Turks Retake Adrianople, Bulgaria Asks for Peace

Wikimedia Commons
Wikimedia Commons / Wikimedia Commons

The First World War was an unprecedented catastrophe that killed millions and set the continent of Europe on the path to further calamity two decades later. But it didn’t come out of nowhere. With the centennial of the outbreak of hostilities coming up in 2014, Erik Sass will be looking back at the lead-up to the war, when seemingly minor moments of friction accumulated until the situation was ready to explode. He'll be covering those events 100 years after they occurred. This is the 79th installment in the series. 

July 21 and 22, 1913: Turks Retake Adrianople, Bulgaria Asks for Peace

After laying siege to Adrianople (Edirne) for six long months in the First Balkan War, the Bulgarians finally captured the city in a bloody battle in March 1913—but only held the ancient city for all of four months, before it was recaptured by the Turks on July 21 and 22, 1913, without a shot fired.

The fall of Adrianople was the crowning loss of the disastrous Second Balkan War, when Bulgaria’s Tsar Ferdinand attacked Bulgaria’s former allies, Serbia and Greece, over the division of spoils from the First Balkan War, only to meet with swift, stunning defeats. These provided the signal for Romania and the Ottoman Empire to attack Bulgaria from the rear, sealing its fate. While the Romanians marched into Dobruja in northern Bulgaria, the Turks advanced to reclaim Adrianople, which had been left totally undefended by the overstretched Bulgarians.

The Turkish army’s triumphal entry into Adrianople was led by War Minister Ismail Enver (above), who became a national hero, winning the honorific “Pasha” and the title “Conqueror of Edirne.” The victory also cemented the rule of the Committee of Union and Progress (CUP, better known as the “Young Turks”). Ordinary Turks had been left angry, humiliated and afraid by the defeats of the First Balkan War, and they were exhilarated to see the Young Turks fighting back. Propagandists were stoking the nationalist fervor, with one pamphlet warning: “There can be no doubt that our homeland’s survival and well-being depends on the raising of our defensive strength… Ottomans!... If you do not want to become slaves, if you do not want to be destroyed forever, ready yourselves for the fight.”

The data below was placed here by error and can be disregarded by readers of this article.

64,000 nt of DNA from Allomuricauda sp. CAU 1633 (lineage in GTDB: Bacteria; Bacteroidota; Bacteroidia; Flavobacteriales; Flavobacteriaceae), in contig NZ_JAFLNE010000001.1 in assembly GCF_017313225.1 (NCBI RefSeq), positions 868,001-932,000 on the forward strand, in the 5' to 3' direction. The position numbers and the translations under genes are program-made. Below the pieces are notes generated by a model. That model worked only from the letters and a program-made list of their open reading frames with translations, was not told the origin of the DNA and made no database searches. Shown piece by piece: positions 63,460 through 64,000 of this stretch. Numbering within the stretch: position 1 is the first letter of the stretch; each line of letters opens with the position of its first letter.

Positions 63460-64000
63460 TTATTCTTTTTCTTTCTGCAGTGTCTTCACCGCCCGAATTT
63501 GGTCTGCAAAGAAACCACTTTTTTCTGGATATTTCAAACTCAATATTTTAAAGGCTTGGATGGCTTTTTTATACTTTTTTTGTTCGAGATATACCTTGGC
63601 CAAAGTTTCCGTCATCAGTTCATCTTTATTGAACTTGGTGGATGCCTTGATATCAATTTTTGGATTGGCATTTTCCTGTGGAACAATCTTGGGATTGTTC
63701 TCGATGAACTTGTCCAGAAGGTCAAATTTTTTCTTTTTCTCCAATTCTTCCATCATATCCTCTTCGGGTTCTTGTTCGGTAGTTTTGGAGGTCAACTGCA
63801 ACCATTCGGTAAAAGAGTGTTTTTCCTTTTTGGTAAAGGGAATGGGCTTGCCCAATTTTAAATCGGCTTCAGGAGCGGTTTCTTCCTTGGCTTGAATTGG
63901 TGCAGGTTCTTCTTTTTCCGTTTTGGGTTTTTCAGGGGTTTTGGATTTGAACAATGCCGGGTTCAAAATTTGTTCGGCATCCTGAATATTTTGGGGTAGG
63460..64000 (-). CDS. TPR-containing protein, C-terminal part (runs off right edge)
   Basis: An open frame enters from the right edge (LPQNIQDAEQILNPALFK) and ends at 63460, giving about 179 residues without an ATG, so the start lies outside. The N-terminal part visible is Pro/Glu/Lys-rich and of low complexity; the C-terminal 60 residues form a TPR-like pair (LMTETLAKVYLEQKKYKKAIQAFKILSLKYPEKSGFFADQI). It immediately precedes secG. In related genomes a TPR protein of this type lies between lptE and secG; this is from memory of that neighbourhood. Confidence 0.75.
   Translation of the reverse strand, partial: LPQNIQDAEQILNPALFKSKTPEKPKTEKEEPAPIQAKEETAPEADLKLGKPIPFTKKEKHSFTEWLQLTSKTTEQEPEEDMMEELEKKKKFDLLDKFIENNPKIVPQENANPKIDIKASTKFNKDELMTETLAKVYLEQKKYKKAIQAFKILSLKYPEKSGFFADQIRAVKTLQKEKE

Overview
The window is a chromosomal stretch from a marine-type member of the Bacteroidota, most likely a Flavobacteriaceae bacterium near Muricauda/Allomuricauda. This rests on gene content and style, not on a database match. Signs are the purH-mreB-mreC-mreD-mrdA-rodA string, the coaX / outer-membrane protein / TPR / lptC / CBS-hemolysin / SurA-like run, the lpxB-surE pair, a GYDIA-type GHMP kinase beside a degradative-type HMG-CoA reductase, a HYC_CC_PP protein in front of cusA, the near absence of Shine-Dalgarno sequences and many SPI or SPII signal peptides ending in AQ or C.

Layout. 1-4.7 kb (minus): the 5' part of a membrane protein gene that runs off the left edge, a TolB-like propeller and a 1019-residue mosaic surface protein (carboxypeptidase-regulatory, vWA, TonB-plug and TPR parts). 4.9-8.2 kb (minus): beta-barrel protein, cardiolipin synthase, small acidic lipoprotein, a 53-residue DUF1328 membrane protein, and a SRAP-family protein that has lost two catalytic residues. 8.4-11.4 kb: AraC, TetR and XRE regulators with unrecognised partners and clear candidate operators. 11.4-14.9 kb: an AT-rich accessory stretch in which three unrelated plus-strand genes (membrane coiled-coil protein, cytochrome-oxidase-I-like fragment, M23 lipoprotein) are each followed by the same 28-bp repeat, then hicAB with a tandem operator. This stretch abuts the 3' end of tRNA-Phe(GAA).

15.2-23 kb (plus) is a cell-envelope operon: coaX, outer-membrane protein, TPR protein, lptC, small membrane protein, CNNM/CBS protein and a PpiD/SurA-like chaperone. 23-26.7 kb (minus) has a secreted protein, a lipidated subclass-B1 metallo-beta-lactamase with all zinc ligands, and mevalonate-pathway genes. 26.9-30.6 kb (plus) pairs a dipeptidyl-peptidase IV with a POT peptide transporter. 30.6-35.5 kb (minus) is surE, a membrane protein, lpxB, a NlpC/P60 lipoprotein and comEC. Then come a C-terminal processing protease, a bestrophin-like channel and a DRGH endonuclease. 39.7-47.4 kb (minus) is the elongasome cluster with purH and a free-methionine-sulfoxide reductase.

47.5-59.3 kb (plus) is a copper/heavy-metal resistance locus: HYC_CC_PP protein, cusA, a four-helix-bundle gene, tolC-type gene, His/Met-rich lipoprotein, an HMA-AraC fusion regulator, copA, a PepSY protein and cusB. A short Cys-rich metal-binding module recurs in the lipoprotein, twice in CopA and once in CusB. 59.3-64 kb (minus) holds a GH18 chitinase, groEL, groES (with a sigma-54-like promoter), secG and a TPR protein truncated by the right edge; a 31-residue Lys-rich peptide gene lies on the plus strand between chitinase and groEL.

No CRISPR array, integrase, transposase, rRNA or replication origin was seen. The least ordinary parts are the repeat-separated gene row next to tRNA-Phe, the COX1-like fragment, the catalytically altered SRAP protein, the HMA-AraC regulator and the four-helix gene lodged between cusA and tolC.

Meanwhile, Enver was pushing ahead with ambitious reforms to modernize the Turkish military, including a purge of old officers who were no longer fit to command, a new structure for Turkish divisions based on the cutting-edge German model, and new, more efficient plans for conscription and mobilization. In a little over a year the new Ottoman army would prove a surprisingly formidable foe to Europeans whose (low) expectations had been shaped by its embarrassing performance in the First Balkan War.

Bulgaria Asks for Peace

With his armies reeling and enemy troops marching in virtually unopposed from several directions, in July 1913 Bulgaria’s Tsar Ferdinand moved to make peace—but too late. Having foolishly launched treacherous, ill-prepared attacks on Serbia and Greece, Bulgaria would now have to pay the price in the form of major territorial concessions.

On July 21, 1913, Tsar Ferdinand sent a personal telegram to Romania’s King Carol asking for peace—but Carol said it all depended on the attitude of Romania’s new allies, Serbia and Greece. Unsurprisingly, the Serbs and the Greeks showed no sign of wanting to call off their victorious troops, and delayed entering peace negotiations until July 31, when they finally agreed to meet the Bulgarians in Bucharest. The price of peace was going to be high.

See the previous installment or all entries.